Tips for Outliers
One of the biggest treasures I have is a diary that my mother kept about me in my early years. It, and other stories I am told about my childhood, confirm my own inner sense: I’ve been an outlier my entire life. This has been a gift for me as a facilitator, in that it’s helped me both have understanding for and interest in the experience and perspective of outliers in groups I work with. One way of looking at the trajectory of my development over the last twenty years of being immersed in Nonviolent Communication is to say that I have become a more effective outlier. What I mean by that is simple: I intuitively trust that most of the time most of us outliers are motivated by care and the desire to contribute rather than anything that’s so often attributed to us. I know all of us have been labeled difficult, obstinate, opinionated, obstructive, domineering, selfish, insensitive, negative, and a host of other painful words. When I facilitate, I put active effort into reducing the chances that other outliers would experience my responses or those of others in the group through this painful lens, though, sadly, I don’t always succeed.
As an outlier myself, I aim to do two main things. One is to approach others in ways that are least likely to generate those judgments about me, and the other is to increase my capacity to absorb judgments without collapsing. This latter capacity is subtly and significantly different from not caring what people think. Not caring disconnect me from others, while increasing capacity to absorb makes room for others and enfolds everything within itself by expanding.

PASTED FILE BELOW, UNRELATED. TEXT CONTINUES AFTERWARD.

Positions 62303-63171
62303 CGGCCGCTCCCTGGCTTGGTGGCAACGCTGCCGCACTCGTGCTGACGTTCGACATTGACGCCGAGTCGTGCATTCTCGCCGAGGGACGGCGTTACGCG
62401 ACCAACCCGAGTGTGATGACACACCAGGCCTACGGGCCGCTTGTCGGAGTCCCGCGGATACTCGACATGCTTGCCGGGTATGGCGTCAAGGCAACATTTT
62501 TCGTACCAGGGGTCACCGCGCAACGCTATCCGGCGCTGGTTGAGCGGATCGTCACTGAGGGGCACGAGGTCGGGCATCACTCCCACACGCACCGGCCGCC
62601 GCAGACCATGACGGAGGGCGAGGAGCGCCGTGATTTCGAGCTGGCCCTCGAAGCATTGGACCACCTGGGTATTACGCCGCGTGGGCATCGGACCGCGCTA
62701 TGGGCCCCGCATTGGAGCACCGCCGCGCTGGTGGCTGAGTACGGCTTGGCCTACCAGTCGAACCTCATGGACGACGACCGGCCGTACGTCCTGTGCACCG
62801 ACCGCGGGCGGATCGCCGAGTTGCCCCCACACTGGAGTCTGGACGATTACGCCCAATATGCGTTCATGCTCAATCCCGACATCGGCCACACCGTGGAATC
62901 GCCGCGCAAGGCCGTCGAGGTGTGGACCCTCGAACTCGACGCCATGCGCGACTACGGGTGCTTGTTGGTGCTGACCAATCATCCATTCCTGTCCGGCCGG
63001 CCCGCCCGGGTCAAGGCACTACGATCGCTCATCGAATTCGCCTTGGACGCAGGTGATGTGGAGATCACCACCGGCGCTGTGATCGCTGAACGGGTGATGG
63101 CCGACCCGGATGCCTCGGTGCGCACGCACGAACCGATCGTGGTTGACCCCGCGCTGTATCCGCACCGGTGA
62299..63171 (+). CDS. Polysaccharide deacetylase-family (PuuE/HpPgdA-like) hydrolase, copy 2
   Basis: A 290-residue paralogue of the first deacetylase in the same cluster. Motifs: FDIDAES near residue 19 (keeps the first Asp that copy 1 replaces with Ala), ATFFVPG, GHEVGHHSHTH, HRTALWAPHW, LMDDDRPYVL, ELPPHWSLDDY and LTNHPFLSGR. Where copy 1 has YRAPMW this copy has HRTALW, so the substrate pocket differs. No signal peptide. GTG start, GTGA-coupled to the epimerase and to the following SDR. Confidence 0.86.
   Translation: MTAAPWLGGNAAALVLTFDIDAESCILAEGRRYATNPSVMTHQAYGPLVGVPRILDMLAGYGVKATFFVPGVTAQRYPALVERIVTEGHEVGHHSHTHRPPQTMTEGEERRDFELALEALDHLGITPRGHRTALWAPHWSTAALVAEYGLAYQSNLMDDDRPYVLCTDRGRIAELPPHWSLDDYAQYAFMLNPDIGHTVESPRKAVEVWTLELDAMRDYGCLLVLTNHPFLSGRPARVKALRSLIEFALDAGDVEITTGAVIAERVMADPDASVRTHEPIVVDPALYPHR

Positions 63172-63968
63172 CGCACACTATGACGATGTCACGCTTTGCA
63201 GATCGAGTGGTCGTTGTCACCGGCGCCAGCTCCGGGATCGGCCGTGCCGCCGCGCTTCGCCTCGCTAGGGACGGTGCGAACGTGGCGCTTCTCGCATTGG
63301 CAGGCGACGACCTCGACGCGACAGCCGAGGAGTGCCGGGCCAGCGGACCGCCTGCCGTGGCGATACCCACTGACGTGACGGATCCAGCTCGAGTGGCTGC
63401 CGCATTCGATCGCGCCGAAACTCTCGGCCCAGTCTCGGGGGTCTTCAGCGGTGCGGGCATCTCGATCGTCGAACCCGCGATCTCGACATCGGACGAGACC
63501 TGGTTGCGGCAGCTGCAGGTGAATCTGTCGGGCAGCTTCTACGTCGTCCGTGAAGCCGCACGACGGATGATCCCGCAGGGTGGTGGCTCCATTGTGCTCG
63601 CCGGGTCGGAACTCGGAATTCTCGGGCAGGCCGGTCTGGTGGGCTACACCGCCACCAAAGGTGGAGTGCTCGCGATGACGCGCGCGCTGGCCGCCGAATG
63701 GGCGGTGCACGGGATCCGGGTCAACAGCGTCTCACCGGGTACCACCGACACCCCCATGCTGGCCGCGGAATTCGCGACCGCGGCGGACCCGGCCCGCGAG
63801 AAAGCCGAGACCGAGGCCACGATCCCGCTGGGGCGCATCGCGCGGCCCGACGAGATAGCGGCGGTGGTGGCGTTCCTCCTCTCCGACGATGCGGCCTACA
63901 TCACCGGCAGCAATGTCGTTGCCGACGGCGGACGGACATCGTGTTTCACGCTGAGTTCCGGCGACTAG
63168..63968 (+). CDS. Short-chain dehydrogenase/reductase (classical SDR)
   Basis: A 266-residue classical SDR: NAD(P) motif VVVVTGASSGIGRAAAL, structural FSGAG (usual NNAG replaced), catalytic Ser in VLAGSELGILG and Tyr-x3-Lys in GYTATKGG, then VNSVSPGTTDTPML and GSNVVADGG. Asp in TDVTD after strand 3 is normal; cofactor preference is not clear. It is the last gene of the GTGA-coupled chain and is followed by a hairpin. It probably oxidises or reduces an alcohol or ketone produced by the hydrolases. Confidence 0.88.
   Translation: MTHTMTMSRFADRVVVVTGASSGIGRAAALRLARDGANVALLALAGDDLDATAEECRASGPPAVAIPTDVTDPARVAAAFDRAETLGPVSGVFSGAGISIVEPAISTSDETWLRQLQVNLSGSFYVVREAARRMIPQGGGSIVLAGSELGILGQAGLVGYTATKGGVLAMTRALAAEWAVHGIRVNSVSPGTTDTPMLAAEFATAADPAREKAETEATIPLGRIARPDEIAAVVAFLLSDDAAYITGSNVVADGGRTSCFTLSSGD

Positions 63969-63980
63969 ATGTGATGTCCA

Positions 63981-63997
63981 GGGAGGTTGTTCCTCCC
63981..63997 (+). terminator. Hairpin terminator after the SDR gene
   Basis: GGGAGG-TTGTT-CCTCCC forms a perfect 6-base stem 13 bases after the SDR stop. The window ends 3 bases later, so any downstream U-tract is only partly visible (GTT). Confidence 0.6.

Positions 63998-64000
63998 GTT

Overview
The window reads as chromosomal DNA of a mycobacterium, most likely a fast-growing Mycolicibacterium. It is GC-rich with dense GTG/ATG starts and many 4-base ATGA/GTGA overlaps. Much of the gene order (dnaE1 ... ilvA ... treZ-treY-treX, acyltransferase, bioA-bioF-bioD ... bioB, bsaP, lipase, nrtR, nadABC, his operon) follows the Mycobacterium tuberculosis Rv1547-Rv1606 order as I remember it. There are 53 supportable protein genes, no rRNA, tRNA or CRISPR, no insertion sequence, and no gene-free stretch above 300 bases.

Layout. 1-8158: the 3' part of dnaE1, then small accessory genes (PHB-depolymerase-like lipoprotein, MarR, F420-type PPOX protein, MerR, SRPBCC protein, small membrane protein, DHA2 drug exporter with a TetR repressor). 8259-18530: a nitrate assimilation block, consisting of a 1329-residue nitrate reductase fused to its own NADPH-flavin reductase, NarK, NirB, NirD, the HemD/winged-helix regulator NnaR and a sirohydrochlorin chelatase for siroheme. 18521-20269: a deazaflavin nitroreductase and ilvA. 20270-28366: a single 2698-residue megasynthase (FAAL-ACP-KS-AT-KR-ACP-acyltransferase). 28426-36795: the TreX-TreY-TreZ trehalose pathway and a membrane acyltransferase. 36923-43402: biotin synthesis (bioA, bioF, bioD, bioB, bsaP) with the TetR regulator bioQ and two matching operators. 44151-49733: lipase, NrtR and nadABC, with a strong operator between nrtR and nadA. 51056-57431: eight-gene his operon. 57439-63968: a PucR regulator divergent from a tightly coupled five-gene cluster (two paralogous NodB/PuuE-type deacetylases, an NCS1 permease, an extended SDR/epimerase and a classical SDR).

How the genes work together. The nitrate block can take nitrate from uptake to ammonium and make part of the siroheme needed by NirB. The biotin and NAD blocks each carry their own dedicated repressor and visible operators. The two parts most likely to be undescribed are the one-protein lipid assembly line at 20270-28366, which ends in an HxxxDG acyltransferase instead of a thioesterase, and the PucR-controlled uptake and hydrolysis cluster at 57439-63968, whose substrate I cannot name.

Getting support from elsewhere
All of the tips I present here are based on my own personal experience and what I have learned on my way to being able to survive, and often even thrive, as a “professional” outlier in the world. I start with focusing on getting support, because it really is unquestionably the core of what’s been helpful to me.
Simply put, as an outlier, I am continually exposed to contexts in which the general flow of juice and energy within a group, that feeds people’s capacity to live and breathe, is less available to me. Since support and emotional resonance are critical food for humans, I have learned that I must get it from elsewhere in order to strengthen myself. I consciously look for those places and people where simply who I am and how I show up are easy for others to be with, and immerse myself in receiving as much as I can. This allows me, then, to have more courage and stamina in places and context and with people where that foundational acceptance and flow are not available to me. I can then be sourced from within for longer, and take more risks to bring my unique perspective and vulnerability even when it’s not fully welcome.